# L5_func_more - Lecture 5 Verifying Convexity Operations...

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Lecture 5: Verifying Convexity Operations Preserving Convex Functions January 31, 2007

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Lecture 5 Outline I Verifying Convexity of a Function I Operations on Functions Preserving Convexity I Log-Transformation I Jensen’s Inequality I Extended-Value Functions I Epigraph and Level Sets Convex Optimization 1
Lecture 5 Verifying Convexity of a Function We can verify that a given function f is convex by I Using the deﬁnition I Applying some special criteria Second-order conditions First-order conditions Reduction to a scalar function I Showing that f is obtained through operations preserving convexity Convex Optimization 2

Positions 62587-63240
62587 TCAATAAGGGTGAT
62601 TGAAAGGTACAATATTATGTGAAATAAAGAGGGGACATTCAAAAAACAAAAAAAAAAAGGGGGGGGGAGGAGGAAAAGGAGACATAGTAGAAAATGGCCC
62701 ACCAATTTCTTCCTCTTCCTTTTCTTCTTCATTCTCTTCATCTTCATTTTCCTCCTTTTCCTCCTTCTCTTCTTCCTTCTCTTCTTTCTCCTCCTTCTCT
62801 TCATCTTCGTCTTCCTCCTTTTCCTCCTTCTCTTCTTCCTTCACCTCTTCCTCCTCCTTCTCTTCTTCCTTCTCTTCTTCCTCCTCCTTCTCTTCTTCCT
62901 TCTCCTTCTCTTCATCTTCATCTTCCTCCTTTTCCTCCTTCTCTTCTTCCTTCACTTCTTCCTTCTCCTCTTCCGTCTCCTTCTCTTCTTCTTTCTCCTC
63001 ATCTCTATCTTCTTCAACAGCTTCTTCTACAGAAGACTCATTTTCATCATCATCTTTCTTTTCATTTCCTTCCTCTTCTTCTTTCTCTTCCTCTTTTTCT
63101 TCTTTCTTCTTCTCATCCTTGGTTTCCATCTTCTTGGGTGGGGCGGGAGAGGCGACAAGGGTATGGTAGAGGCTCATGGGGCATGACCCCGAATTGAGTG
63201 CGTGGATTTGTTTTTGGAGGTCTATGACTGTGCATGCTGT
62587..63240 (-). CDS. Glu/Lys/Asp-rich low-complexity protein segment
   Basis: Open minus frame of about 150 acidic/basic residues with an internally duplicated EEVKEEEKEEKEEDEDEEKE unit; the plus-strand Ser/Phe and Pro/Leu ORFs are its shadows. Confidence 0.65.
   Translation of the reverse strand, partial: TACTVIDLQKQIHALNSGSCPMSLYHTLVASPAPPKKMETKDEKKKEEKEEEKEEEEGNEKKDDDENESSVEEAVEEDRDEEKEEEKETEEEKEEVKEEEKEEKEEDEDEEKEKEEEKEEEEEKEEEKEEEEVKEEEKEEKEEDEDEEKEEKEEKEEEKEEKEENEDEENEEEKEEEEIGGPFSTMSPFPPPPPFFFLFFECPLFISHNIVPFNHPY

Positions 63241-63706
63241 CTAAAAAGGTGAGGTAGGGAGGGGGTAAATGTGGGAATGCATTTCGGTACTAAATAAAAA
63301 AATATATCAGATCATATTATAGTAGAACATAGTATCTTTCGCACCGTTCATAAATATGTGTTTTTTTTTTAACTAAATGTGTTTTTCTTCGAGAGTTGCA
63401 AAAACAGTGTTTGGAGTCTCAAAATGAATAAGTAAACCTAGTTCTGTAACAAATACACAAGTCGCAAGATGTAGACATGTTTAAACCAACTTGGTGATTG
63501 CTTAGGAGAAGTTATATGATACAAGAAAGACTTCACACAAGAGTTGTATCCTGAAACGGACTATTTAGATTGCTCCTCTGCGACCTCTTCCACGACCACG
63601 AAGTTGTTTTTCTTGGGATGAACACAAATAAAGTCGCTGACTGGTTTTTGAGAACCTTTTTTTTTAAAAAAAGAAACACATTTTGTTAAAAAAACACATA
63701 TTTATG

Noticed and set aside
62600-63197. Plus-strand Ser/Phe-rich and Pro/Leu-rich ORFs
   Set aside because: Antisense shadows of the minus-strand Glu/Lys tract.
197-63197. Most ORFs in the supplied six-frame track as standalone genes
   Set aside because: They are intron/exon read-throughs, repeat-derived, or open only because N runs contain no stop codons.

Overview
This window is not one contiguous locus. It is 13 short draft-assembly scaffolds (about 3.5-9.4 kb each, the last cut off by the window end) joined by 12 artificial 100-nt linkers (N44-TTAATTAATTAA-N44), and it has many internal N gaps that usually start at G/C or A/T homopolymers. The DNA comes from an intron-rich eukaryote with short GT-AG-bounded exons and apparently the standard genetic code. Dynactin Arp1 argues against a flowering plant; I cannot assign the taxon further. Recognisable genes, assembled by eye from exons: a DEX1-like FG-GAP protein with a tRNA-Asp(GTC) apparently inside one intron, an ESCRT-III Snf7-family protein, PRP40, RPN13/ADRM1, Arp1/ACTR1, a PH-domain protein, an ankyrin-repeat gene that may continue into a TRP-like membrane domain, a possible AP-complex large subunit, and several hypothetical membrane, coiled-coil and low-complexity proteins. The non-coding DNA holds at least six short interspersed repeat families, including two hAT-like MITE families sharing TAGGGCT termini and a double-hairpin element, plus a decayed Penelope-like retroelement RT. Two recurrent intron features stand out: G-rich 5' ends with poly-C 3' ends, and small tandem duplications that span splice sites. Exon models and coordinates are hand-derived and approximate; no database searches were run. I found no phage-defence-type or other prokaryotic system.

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Lecture 5 First-Order Condition f is diﬀerentiable if dom ( f ) is open and the gradient f ( x ) = ± ∂f ( x ) ∂x 1 , ∂f ( x ) ∂x 2 , . . . , ∂f ( x ) ∂x n ! exists at each x dom f 1st-order condition: diﬀerentiable f is convex if and only if its domain is convex and f ( x ) + f ( x ) T ( z - x ) f ( z ) for all x, z dom ( f ) A ﬁrst order approximation is a global underestimate of f Very important property used in algorithm designs and performance analysis Convex Optimization 3
Lecture 5 Restriction of a convex function to a line f is convex if and only if dom f is convex and the function g : R 7→ R , g ( t ) = f ( x + tv ) , dom g = { t | x + tv dom ( f ) } is convex (in t ) for any x dom f , v

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L5_func_more - Lecture 5 Verifying Convexity Operations...

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